Amidst the recent renaissance in Scottish athletics, there has been one glaring omission – the lack of a top-quality sprinter.
It has been some time since the country which produced the likes of Allan Wells, Cameron Sharp and Elliot Bunney has had representation at the top level in the shortest distances of the sport, and even rarer on the female side, but both have been dramatically rectified by the explosive emergence of Beth Dobbin.
The 24-year old broke Sandra Whittaker’s 200m record, which had stood since the 1984 Los Angeles Olympics, when she ran 22.84 for Edinburgh AC in a Women’s League match at Eton at the start of June and then, a week later, shaved a further hundredth of a second off that at the Stockholm Diamond League.
It has Dobbin on the verge of selection for the Great Britain team at August’s European Championships in Berlin a matter of month after being left fuming by failure to be picked by Scotland for the Commonwealth Games.
That snub has fuelled Dobbin this season and she is now looking to seal her place during this weekend’s British Championships in Birmingham, which double up as the GB trials.
“The nerves are kicking in but a lot of excitement too and my recent form means I have to be confident,” Dobbin said from her Loughborough training base.
Dobbin’s exploits have secured her the qualifying time and a top-two finish in at the Alexander Stadium will book her spot in the German capital but, with already-qualified star Dina Asher-Smith not competing, the alluring prospect of becoming British champion has opened up.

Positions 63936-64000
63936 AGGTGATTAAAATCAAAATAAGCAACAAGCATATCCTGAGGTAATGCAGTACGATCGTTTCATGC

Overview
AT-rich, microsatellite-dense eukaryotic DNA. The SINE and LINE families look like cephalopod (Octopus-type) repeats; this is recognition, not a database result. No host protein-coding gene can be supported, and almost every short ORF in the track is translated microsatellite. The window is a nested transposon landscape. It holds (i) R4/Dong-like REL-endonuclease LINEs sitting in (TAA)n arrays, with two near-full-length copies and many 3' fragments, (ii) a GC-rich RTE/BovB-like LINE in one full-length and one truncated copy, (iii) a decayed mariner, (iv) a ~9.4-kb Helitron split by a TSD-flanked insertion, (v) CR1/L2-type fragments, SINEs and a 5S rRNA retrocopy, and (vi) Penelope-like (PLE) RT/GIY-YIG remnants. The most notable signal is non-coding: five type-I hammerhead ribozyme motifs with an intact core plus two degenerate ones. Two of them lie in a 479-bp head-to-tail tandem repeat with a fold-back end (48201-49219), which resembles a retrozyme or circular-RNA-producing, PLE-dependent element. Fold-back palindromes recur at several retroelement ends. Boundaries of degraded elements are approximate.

“When you’re competing against Dina it’s always different because she is clearly head and shoulders above the rest of us and it kind of changes the dynamic of the race,” said Dobbin. “With Dina not running it makes it a true close contest and fingers crossed I can deliver my best on the day.”
Dobbin is the daughter of former Celtic and Motherwell footballer Jim Dobbin, and grew up in Yorkshire after her father moved to Doncaster Rovers in the early 1980s.
“My dad always brought us up Scottish. We weren’t allowed to support England at football, ‘they’re rubbish, Scotland’s your team’ he’d tell us’,” she said with a laugh.
Other local athletes competing in Birmingham include 1500m trio Chris O’Hare, Josh Kerr and Jake Wightman – winners of an Edinburgh AC 1-2-3 last year.